Anthem and University of Virginia bring medical technology to rural areas of Virginia

Richmond 17 March 2003Thousands of rural Virginians lack access to locally available speciality health care services, face long distance travel to reach a hospital or to access medical speciality care and in many cases, receive care in a less timely fashion than their urban counterparts. To help reach these citizens in need, Anthem Blue Cross and Blue Shield has awarded a $250.000 grant to the University of Virginia (UVA) Office of Telemedicine to extend the reach of speciality care into rural, medically underserved areas of Virginia.


The grant, which will be given in $50.000 installments over five years, will be used to bring telemedicine speciality services to rural Virginia communities and foster research and development in telemedicine services.

Telemedicine is the use of information and telecommunications technologies to transfer medical information and to link patients with health care professionals. To date, the University of Virginia Office of Telemedicine has served more than 5000 patients through its network of more than 43 affiliated hospitals, clinics, schools and other facilities throughout rural Virginia.

"Telemedicine is one of the most rapidly growing areas of medicine today, and we believe it holds great promise for improving the health of all Virginians", stated Tom Snead, president, Anthem Blue Cross and Blue Shield, Southeast region. "We are enthusiastic about our role in advancing this medical frontier."

Telemedicine makes it possible for health care providers to be in two places at once, enabling specialists who traditionally practise only at a teaching hospital or in an urban setting to care for patients residing in rural areas, where speciality services are more difficult to obtain.

One of the greatest benefits of telemedicine is that services may be provided to patients in their own hometown. "Prior to the establishment of this network, the process of a rural patient receiving care from a specialist may have required as much as two days of travel and an overnight stay, generally at great expense and inconvenience to the patient and his or her family. Now, through the use of these technologies, UVA specialists are available in many rural communities 365 days per year", stated Karen Rheuban, MD, medical director of UVA's Office of Telemedicine.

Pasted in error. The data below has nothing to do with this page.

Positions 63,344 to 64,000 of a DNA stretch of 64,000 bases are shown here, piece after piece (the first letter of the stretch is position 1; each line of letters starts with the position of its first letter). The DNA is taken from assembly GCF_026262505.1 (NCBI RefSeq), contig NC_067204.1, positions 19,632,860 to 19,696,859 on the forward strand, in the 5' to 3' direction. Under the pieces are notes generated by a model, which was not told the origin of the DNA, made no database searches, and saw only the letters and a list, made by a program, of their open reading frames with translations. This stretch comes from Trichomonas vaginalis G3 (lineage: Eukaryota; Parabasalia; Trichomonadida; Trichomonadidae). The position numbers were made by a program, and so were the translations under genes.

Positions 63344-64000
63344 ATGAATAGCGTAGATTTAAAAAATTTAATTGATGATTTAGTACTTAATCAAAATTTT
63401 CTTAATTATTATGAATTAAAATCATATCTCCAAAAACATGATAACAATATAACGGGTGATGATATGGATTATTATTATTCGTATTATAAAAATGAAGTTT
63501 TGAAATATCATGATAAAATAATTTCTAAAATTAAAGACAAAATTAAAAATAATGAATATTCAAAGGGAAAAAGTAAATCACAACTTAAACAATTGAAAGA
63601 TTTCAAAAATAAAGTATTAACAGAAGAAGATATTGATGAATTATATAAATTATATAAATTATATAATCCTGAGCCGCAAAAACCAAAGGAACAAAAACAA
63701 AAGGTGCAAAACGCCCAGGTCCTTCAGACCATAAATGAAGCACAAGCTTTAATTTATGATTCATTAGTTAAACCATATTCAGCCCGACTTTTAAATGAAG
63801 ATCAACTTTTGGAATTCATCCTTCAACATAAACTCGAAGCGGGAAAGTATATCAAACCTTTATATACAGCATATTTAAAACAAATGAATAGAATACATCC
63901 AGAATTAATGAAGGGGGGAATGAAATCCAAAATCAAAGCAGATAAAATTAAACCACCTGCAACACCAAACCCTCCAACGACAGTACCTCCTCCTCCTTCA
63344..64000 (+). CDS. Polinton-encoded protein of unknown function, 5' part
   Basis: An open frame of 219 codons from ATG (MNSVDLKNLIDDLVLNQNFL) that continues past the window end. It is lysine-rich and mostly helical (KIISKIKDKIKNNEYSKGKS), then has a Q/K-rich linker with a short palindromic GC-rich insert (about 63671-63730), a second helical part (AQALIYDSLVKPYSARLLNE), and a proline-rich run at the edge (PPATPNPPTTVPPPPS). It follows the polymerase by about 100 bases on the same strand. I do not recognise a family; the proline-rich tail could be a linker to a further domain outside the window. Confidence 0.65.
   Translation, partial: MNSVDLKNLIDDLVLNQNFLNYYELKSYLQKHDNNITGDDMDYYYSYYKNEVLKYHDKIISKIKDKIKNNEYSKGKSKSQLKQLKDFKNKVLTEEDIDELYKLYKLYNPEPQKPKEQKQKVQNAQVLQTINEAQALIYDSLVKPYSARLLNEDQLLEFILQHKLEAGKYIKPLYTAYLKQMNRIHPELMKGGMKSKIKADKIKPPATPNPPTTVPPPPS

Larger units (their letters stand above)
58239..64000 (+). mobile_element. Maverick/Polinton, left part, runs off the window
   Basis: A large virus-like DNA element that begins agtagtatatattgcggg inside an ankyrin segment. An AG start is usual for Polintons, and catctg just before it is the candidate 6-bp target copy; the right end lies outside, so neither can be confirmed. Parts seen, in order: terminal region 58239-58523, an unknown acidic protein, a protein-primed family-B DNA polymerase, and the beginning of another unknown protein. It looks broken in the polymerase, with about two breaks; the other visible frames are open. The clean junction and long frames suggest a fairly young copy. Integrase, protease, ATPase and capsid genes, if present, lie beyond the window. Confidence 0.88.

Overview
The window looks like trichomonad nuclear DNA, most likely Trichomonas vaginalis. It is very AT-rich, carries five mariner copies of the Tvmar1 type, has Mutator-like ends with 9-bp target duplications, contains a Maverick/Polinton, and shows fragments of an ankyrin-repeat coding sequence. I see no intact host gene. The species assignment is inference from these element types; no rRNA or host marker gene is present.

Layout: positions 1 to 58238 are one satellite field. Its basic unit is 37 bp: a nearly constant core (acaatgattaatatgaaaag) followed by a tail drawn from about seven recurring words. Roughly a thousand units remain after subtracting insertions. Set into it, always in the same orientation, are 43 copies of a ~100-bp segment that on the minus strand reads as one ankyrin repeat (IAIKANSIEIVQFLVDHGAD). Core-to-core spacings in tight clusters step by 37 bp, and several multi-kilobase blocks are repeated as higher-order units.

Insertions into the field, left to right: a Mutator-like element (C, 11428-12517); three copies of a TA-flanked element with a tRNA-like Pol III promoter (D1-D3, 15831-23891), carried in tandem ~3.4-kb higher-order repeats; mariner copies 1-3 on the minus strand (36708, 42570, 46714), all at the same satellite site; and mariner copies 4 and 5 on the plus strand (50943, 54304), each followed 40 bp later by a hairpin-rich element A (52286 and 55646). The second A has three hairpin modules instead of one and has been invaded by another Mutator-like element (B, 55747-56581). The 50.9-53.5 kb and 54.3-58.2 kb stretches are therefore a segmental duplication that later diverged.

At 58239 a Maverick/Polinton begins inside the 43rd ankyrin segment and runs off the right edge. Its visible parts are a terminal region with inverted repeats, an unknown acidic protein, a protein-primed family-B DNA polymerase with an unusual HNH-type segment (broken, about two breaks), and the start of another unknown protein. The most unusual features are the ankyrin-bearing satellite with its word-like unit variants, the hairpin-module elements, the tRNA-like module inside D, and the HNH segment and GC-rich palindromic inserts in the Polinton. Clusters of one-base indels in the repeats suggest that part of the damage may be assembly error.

"With information provided by the referring physician, and with the assistance of a local health professional, using live interactive videoconferencing technologies and easy-to-use peripheral devices, a patient may be examined, a diagnosis rendered and treatment recommendations made. Care is provided when the patient needs it and at the direction of his or her referring physician", Karen Rheuban explained.

"We are extraordinarily grateful to Anthem Blue Cross and Blue Shield for its commitment to the provision of health care services to our rural Virginians. We look forward to demonstrating the value of this technology in the enhancement of care to the underserved and geographically isolated citizens of the Commonwealth", she added.

The Anthem Blue Cross and Blue Shield companies provide health care benefits to nearly 11 million people. Anthem Blue Cross and Blue Shield is a subsidiary of Anthem Inc. Both are independent licensees of the Blue Cross and Blue Shield Association. Anthem is the Blue Cross and Blue Shield licensee for Indiana, Kentucky, Ohio, Connecticut, New Hampshire, Colorado, Nevada, Maine and Virginia, excluding the immediate suburbs of Washington, D.C.

Leslie Versweyveld

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